In stature quite the dowager, the Mrs. Higgins of Diana Rigg – four decades ago the Eliza in a renowned London revival of Shaw’s play – leavens with understated grace dialogue that might otherwise be starchy.
No space here, alas, to sing the praises of an ensemble rich in deftly sketched personalities, Christopher Gattelli’s polished processions and dances, the stylish conducting of Ted Sperling, or the lush, all-acoustic orchestra, some 30 players strong, and nary a synthesizer in sight.
On to Carousel (1945), arguably the greatest of the Rodgers & Hammerstein’s collaborations, by decree of Time magazine in 1999 the best musical of the 20th century. Few would dispute the glory of the score – from the slow-building orchestral vortex of the opening waltz to the aching romance of “If I Loved You,” from the folksy exuberance of “This Was a Real Nice Clambake” to the soul-searching “Soliloquy” of Billy Bigelow, father-to-be and cashiered hunk whose animal magnetism once made the carousel go around.
But the domestic violence and sexual politics baked into the material are a problem, now more than ever. Audiences have always recoiled when Billy hits his wife Julie, and she refuses to complain. Worse, when Billy’s unquiet soul descends from the outskirts of heaven (“up there,” says the script) for a glimpse of his now-teenage daughter Louise, he slaps her face. Worst, Louise tells her mother the slap felt like a kiss. Or so she always used to do. In the Jack O’Brien production at the Imperial Theatre, the line goes unspoken. As old taboos fall, a new one arises. But who, even now, will break a spear for Billy the boy toy, caught in the clutches of the jealous widow who owns the carousel?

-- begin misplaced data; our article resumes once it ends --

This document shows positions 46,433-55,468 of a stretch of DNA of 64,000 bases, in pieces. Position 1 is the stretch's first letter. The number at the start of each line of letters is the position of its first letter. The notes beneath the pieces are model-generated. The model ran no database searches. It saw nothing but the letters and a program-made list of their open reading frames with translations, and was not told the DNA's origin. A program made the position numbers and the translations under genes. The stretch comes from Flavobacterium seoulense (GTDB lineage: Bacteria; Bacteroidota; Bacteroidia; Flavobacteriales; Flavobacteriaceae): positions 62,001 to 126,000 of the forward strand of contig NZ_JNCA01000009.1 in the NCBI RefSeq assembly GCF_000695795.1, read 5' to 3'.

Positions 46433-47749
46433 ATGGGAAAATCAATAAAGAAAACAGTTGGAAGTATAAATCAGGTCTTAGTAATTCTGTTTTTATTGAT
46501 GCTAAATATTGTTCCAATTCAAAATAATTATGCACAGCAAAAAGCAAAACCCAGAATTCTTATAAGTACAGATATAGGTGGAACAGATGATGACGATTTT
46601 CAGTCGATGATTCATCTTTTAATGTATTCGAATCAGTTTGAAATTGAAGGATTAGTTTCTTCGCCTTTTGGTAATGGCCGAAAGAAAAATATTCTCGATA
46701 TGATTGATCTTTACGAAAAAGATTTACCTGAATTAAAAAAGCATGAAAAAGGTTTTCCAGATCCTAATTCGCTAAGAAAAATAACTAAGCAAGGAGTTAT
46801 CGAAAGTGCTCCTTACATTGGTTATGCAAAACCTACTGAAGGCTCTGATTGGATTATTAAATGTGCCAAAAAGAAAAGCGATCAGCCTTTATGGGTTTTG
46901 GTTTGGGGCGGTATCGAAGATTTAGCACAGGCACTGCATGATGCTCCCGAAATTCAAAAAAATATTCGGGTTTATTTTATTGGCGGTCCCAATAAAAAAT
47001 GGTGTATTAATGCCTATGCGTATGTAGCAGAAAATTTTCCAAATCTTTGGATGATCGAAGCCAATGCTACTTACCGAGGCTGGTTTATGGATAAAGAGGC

O’Brien’s musical credits on Broadway range from revivals of Porgy and Bess to the original productions of The Full Monty and Hairspray, each occupying its distinct microcosm. Yet the Yankee stronghold of Maine in 1873, where Carousel begins, has given him some trouble.
To this day the state remains, as of old, one of the very whitest of America’s fifty. In our age of competing demands for color-blind casting on the one hand and “representation” (by race, gender, gender preference) on the other, can it matter that Joshua Henry, who plays Billy, is African-American?
As it happens it does, very much. A black Billy being inconceivable in Carousel’s time and place, we have no choice but to read Henry as “white.” Henry’s unsettled, complicated, sometimes muted, ultimately magnificent portrayal strikes to the heart of his role. In “Soliloquy,” Billy’s love for his unborn daughter spills forth with spellbinding eloquence. In the cosmic protest “The Highest Judge of All,” he infuses classical line with Gospel soul. Yet in his tentative bravado and subliminal anxieties, Henry touches on legacies of racial injustice Carousel never intended to address. In the presence of this actor in this role, they cry out for some kind of acknowledgement. The production takes no notice, leaving Henry as alien and apart as Othello in Shakespeare’s Venice.